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Monday, May 25, 2020  Spokane, Washington  Est. May 19, 1883
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WSU’s hopes for a bounce-back rest on Oregon game

Washington State quarterback Luke Falk led the Cougars to an overtime win over Oregon in Eugene last October. (Ryan Kang / Associated Press)
Washington State quarterback Luke Falk led the Cougars to an overtime win over Oregon in Eugene last October. (Ryan Kang / Associated Press)

PULLMAN – Luke Falk threw a touchdown pass to Dom Williams in the end zone as the clock expired to tie the game, Shalom Luani intercepted an overtime pass to end it, and Washington State’s season took a dramatic turn for the better. WSU won five of its next six games on the way to one of its better seasons in school history.

“We took that momentum and I think everybody was like, ‘Wow, we can do this. We can win a game like that in the fourth quarter against a good program like Oregon,’ ” nickel Colton Teglovic said. “We really built off that game and I guess you could say it was a turning point.”

That’s so 2015, for now. But maybe a win over Oregon (2-2, 0-1 Pac-12) in front of a sell-out crowd can spring the Cougars (1-2) to better things in consecutive years.

A loss could prove particularly costly. Not just for the mathematical certainty that it will be one game harder to achieve bowl eligibility, but because the Cougars will then have sent two sell-out crowds home with suboptimal experiences.

WSU must already convince a sizable portion of its fan base that it is worth making a weekend out of every trip across the Cascade Range to watch its games. Lose on Saturday and the Martin Stadium home-field advantage could dwindle with the crowd sizes.

It’s no secret bigger crowds help the home team, and the Cougars have four more home games after UO.

“Home games with big crowds, it can affect defensive communication because our crowd really gets up for this game,” linebackers coach Ken Wilson said.

The Week 4 bye that looked a bit too early at the start of the season seems a bit more favorable right now. This seems as likely a time as any for WSU to get tricky on offense, and defensive coordinator Alex Grinch might have a few tricks up his sleeve as well, thanks to the extra practice time.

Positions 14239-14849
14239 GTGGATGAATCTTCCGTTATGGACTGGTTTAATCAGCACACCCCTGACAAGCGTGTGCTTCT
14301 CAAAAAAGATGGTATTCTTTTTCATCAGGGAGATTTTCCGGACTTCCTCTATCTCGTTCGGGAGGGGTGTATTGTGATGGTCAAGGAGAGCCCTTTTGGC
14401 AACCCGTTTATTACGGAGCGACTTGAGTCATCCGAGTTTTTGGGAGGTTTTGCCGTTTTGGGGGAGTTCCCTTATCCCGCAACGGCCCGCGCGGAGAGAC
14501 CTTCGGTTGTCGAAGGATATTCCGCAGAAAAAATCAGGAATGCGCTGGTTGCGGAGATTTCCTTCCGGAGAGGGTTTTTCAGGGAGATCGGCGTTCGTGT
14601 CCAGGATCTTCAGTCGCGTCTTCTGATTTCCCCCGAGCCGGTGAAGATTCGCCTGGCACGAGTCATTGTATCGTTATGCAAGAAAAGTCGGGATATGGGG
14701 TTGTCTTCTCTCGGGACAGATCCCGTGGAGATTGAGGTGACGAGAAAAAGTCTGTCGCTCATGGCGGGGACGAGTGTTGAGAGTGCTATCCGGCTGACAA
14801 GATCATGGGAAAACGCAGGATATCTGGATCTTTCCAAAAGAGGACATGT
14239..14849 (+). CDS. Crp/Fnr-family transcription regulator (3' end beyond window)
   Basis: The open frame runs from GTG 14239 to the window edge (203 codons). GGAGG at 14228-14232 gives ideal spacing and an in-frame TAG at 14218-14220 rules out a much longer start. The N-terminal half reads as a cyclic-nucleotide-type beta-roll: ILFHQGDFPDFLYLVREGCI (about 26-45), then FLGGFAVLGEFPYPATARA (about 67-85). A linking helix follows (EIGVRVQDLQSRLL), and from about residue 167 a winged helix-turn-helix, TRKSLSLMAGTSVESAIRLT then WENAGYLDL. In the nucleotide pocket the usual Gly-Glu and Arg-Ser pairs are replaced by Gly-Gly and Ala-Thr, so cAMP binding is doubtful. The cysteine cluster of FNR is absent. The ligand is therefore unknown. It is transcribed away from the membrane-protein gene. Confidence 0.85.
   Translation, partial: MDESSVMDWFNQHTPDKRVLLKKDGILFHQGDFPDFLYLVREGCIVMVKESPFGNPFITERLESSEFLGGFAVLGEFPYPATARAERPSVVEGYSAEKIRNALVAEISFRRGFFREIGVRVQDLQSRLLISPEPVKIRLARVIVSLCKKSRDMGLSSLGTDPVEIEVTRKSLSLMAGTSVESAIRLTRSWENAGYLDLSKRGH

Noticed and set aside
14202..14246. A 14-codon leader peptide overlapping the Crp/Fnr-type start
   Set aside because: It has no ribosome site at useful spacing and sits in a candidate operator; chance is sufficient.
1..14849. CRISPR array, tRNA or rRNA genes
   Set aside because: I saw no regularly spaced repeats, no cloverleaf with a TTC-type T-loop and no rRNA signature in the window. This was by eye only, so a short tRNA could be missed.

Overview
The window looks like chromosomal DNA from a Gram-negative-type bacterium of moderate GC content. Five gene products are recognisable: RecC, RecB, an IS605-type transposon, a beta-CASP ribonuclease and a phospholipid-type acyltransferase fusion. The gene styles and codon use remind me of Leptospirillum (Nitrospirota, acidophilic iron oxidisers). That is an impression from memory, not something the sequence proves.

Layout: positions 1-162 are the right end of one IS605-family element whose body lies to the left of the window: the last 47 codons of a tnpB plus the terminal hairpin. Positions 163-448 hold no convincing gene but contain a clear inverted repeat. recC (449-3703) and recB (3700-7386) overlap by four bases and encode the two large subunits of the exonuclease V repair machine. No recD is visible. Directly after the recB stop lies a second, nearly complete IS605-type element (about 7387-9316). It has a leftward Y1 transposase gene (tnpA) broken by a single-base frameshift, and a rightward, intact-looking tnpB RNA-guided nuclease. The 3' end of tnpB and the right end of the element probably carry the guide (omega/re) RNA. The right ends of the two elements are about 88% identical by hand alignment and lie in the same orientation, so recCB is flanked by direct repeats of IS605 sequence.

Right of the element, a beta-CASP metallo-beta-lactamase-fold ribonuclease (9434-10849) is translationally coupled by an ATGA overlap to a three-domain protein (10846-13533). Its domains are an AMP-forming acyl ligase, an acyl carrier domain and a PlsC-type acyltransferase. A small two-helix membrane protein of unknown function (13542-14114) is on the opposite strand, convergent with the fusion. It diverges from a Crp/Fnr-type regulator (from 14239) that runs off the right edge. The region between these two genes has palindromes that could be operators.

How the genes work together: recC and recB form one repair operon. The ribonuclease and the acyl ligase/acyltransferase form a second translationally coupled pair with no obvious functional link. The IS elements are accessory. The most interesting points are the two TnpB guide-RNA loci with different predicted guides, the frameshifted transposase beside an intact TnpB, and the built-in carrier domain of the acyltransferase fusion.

“We put in the game plan several days early,” Teglovic said.

The Ducks have a lot on the line as well. The program has not begun conference play with consecutive losses since 1996. Lose to WSU this weekend and coach Mark Helfrich’s seat will get warm. Follow that up next week by losing to Washington for the first time in 13 years and it will be on fire.

Injuries have especially hurt the Ducks this year. While star running back Royce Freeman is expected to play, starting left tackle Tyrell Crosby and speedy receiver Devon Allen are out for the season.

The most disruptive defensive lineman for the Ducks, Jalen Jelks, has already missed time this season, starting defensive tackle Rex Manu was last seen in a walking boot, as was backup Drayton Carlberg. Tight ends Pharaoh Brown and Johnny Mundt both missed UO’s game against Colorado last week.

“When you lose a Jalen Jelks, it’s a big injury,” secondary coach John Neal told the Eugene Register-Guard after Monday’s practice. “We’ve had a couple injuries with our inside linebackers. We lost a tackle last week.”

Though the Cougars have been more fortunate with injuries, key players such as quarterback Luke Falk and wide receiver Gabe Marks have at times gotten up slowly after hits or appeared to be less than 100 percent, leading to speculation among fans that they are playing through pain.

Whoever is available, both teams will just have to suffer through and do whatever it takes to get a badly needed win. All the chips are down for this one.

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Bluegrass Hemp Oil in Spokane Valley offers a variety of products that can be very effective for helping with some health conditions. (Courtesy BHO)

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